Audiences for Poster Sessions
When a professional organization, say the American Heart Association, holds a conference with a poster session, the sponsors expect poster writers to present research for other informed specialists in the field. But even the professional poster might be viewed by less technically skilled readers. If you're planning a professional poster to present your research, find out as much as you can about possible audiences.
Audiences for Professional Poster Sessions
With a few key exceptions, most conferences in highly specialized fields draw only informed experts in that field. However, don't assume that those investigating your research know a lot about your topic. Ask the conference organizers for information about who generally participates in the conference. Once your research has been accepted for a conference, you should investigate the credentials of those who've attended previous conferences. Most organizations publish proceedings, listing the credentials of past presenters. These will provide you with background information, such as where your audience is from (universities, organizations) and what their interests are, as well as their past research topics.
With this background information, you can shape your poster for the specific audience. You're more likely to capture your audience's attention and to avoid presenting obvious information or talking above their heads.
If you're preparing a poster on a health or high tech topic, the audience may include media reporters. Generally, these reporters are well versed in the technical aspects of the field, and so they will be able to read your poster without difficulty. But you might want to have a list of references for background reading handy just in case someone asks for the context of your research.
If you're preparing a poster for a technical group that has close ties to business or consumer outlets, you might also have a mixed audience for your poster. Be sure to ask the conference organizers how many non-specialist viewers are likely to be present. You may not decide to change the content of your poster, but you might prepare supplementary handouts for viewers who ask about background or commercial extensions of your work.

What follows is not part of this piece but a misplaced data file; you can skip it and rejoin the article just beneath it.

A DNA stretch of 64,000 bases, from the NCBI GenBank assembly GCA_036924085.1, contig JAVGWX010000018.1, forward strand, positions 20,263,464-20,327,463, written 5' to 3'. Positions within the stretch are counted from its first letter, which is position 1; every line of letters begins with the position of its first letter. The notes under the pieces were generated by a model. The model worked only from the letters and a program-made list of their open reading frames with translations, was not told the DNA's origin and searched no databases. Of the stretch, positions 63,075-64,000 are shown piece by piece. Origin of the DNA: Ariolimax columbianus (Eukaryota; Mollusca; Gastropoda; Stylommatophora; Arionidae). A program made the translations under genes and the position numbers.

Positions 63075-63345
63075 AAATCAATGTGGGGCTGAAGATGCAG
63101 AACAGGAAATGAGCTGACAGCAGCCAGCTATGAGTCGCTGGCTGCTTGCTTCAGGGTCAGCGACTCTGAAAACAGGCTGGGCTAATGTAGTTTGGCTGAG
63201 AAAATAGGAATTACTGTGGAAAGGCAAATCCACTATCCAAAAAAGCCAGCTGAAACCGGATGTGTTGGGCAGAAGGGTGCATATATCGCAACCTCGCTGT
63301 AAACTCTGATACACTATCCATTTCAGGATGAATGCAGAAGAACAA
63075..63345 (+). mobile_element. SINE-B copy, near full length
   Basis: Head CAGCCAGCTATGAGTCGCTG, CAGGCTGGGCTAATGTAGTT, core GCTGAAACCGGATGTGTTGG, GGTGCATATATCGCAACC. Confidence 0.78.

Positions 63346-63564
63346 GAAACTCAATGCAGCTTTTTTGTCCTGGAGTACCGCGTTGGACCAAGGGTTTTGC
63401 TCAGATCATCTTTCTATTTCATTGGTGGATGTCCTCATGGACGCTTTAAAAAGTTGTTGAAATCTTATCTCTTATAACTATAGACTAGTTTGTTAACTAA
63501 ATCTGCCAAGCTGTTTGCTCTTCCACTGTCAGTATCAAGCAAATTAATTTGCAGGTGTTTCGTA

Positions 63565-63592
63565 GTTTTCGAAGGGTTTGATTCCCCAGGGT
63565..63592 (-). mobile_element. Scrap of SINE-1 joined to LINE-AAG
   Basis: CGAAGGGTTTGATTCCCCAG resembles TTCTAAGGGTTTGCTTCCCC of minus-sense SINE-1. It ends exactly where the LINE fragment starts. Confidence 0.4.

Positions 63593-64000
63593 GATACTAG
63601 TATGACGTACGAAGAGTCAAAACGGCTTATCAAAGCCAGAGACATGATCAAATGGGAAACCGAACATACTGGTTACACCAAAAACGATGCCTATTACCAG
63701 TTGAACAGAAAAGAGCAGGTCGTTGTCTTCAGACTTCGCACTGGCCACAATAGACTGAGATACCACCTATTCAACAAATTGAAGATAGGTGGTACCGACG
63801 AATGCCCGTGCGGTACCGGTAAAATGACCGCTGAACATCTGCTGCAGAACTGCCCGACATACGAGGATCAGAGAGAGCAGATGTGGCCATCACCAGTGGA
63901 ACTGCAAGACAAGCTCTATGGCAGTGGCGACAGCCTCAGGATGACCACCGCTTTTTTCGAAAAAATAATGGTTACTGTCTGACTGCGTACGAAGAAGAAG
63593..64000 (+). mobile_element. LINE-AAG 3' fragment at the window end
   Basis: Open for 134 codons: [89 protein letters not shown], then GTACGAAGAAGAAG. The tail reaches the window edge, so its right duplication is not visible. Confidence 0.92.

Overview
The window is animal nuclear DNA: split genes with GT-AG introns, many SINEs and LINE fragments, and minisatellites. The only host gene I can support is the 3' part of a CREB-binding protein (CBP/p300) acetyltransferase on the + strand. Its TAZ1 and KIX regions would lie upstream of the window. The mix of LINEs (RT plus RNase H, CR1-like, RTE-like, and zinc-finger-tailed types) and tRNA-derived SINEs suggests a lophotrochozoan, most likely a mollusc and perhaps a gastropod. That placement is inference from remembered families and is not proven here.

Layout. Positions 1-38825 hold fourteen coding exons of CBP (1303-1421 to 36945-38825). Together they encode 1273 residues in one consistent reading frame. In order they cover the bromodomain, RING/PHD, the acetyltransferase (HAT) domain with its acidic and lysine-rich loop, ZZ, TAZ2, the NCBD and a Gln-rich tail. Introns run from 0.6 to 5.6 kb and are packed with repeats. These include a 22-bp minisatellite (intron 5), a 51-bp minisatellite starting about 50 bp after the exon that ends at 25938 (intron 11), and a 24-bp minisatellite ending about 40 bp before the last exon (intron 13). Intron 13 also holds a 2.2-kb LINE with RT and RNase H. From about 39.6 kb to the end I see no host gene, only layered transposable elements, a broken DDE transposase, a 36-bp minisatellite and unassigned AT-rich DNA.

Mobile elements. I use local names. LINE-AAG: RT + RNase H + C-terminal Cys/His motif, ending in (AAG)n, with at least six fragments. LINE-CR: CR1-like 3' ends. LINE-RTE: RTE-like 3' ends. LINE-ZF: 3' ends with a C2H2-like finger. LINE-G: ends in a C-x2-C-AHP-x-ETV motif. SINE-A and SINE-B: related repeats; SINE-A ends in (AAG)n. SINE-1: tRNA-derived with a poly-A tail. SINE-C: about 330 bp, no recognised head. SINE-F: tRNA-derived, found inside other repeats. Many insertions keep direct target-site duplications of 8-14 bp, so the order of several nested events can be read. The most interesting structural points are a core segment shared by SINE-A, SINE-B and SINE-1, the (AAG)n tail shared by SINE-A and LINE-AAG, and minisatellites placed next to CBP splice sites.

Don Zimmerman, Journalism and Technical Communication Professor
The credentials you find listed in conference proceedings can give you a pretty good insight into at least a portion of those attending a conference. These usually provide biographical sketches--paragraphs anywhere from 50 to 100 words long. Typically, most folks won't go to a conference unless they have a chance to do a presentation and as a general rule, you won't find people there from off the streets.
Audiences for General Poster Sessions
General audiences are the hardest to write for because it's impossible to write to accommodate all the levels of background knowledge viewers will bring to your poster. Several approaches might help:
Think About Where the Poster Session Will Be Held
- Even if you know that typical viewers will include readers with almost no background knowledge about your topic, you still need to decide what's most important to present on your poster and every bit of information about the audience will help you plan your poster. If you're writing a poster for a career fair, for instance, knowing that it will be held at a high school or at a college will make a difference in your probable audience. If you were describing actuarial science for a high school career fair, you'd need to explain just what actuaries do as well as the job prospects for qualified actuaries. You'd certainly want to include the basic requirements that students will need in their first years of college, but you might decide not to detail the levels of testing that actuaries complete for full certification.
Ask the Organizers